The European Commission has adopted today an opinion requiring the Maltese anti-money laundering supervisor (Financial Intelligence Analysis Unit) to continue taking additional measures to fully comply with its obligations under the fourth Anti-Money Laundering Directive.

Following the Commission’s request, the European Banking Authority (EBA) investigated and concluded that Malta’s Financial Intelligence Analysis Unit (FIAU) was breaching Union law and issued a Recommendation on 11 July 2018. It considered that Malta failed to correctly supervise financial institutions and ensure their compliance with anti-money laundering rules.

Building on the recommendation of European Banking Authority and acknowledging the measures adopted by Malta to address the identified shortcomings in the meantime, the European Commission adopted today a formal opinion on the basis of the EBA regulation. The opinion requires the Maltese anti-money laundering supervisor (Financial Intelligence Analysis Unit) to take additional measures to fully comply with its obligation under the fourth Anti-Money Laundering Directive to effectively supervise financial institutions on its territory, including by having an effective sanctioning regime.

“To protect the security of Europeans and ensure a safe, reliable financial system, every authority in every Member State must uphold EU money-laundering rules in full. We remain vigilant and ready to act so that any breach is swiftly remedied and that better supervisory practice ensures it does not happen again,” said First Vice-President Frans Timmermans.

“We need to ensure that money laundering and terrorist financing risks in the financial sector are properly assessed and mitigated by our supervisory authorities. The European Banking Authority contributes to a harmonised application of anti-money laundering supervisory rules. Our September proposal will equip the EBA with the additional instruments and resources needed to ensure effective cooperation and convergence of supervisory standards. I count on the European Parliament and Council’s cooperation to turn this proposal into legislation rapidly,” said Commission Vice-President Valdis Dombrovskis, responsible for Financial Stability, Financial Services and Capital Markets Union.

More concretely, the European Commission calls upon Malta’s Financial Intelligence Analysis Unit to take a number of measures, which include:

Improving its methodology to assess money laundering and terrorist financing risks;

Enhancing its monitoring and supervisory strategy by aligning resources with the risk of money laundering posed by certain institutions;

Ensuring that the authority is able to react in an appropriate time when a weakness is identified, including by revising its sanctioning procedures;

Ensuring that its decision-making is properly reasoned and documented;

Adopting systematic and detailed record-keeping processes for offsite inspections.

Improving the implementation of EU anti-money laundering rules across the EU

The fight against money-laundering and terrorist financing is a priority for the Juncker Commission. The Commission is using all tools at its disposal to make sure that the high European standards are applied in practice across the EU.

“Europe has the strongest anti-money laundering rules in the world. But they need to be enforced with the same high standards across the EU to avoid creating any weak link. Malta and other countries must have well equipped authorities and fully implemented rules in place. The Commission will use all its powers, including infringement procedures, to close any loopholes in the fight against money laundering,” added Commissioner for Justice, Gender Equality and Consumers, Vera Jourová.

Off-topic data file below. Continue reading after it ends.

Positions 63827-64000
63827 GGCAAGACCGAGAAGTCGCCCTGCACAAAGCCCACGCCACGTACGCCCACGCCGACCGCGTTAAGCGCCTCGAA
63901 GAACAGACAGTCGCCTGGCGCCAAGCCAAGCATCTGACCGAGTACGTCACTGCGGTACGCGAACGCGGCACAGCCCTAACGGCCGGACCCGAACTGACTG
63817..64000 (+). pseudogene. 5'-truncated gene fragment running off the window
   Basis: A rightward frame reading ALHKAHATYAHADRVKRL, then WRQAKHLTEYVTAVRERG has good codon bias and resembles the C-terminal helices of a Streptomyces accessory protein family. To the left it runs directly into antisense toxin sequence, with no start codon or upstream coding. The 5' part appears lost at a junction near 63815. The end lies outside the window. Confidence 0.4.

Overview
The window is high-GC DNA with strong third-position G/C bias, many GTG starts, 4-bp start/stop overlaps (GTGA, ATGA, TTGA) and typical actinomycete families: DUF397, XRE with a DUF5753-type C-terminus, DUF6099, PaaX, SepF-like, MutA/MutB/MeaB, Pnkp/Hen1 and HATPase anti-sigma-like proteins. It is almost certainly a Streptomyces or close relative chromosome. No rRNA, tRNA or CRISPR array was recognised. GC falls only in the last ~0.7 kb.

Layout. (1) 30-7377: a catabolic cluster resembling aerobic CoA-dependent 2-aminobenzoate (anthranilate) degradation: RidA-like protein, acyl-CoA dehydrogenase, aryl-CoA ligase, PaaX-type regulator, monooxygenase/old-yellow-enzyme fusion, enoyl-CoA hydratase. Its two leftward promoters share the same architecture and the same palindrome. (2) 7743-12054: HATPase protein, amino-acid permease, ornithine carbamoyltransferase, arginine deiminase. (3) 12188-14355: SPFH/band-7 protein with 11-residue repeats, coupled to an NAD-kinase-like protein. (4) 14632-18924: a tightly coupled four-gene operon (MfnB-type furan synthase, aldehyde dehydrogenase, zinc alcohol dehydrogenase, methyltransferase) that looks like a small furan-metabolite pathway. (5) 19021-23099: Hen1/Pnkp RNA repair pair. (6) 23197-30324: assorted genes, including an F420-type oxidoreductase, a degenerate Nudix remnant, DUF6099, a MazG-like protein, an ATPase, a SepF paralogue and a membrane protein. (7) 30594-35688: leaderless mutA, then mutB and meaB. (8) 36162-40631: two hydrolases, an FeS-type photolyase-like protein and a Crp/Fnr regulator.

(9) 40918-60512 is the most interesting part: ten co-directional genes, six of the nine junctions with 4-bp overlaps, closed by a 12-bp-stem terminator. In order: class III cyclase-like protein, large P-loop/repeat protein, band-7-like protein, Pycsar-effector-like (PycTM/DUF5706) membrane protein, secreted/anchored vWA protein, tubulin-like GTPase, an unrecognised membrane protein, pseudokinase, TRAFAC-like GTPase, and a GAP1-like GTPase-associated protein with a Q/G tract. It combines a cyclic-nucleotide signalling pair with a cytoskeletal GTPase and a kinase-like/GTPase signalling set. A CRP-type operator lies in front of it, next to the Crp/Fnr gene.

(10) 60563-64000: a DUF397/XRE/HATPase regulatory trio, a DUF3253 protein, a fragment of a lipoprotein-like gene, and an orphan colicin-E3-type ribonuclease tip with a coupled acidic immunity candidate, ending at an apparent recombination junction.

In this case, the Commission used for the first time its power to request the European Banking Authority to investigate potential breaches of Union law by an authority of a Member State. The Commission has since also requested the European Banking Authority to conduct an enquiry on the competent authorities in Latvia, Denmark and Estonia, where recent cases have raised concerns about the effective enforcement of the anti-money laundering rules by national authorities. The European Banking Authority plays an important role in promoting convergence of supervisory practices to ensure a harmonised application of anti-money laundering supervision rules.

In order to address the remaining gaps in the current legal framework at European level, the Commission adopted on 12 September 2018 a Communication and a proposal to further strengthen the EBA’s mandate to better address money laundering risks and to improve the cooperation and sharing of information between the supervisory authorities. This proposal needs to be adopted by the co-legislators as a priority.

The adoption of the fourth and the fifth Anti-Money Laundering Directives has considerably strengthened the EU regulatory framework, including rules on cooperation between anti-money laundering and prudential supervisors. The Commission is closely following the correct implementation of the 4th Anti-Money Laundering Directive including through infringement procedures where necessary. The Commission has opened, so far, infringement procedures for non-communication of transposition measures on the 4th Anti-Money Laundering Directive against 21 Member States: three are currently at the stage of court referrals (Romania, Ireland and Luxembourg), with one on hold  (Greece), nine at the stage of Reasoned Opinions, and eight at the stage of Letters of Formal Notice.

Malta’s Financial Intelligence Analysis Unit has ten working days upon receipt of the opinion to inform the Commission and the European Banking Authority of the measures it intends to take to comply with their obligations. This process under the EBA Regulation is separate from and without prejudice to the Commission’s prerogative of launching an infringement procedure against Malta.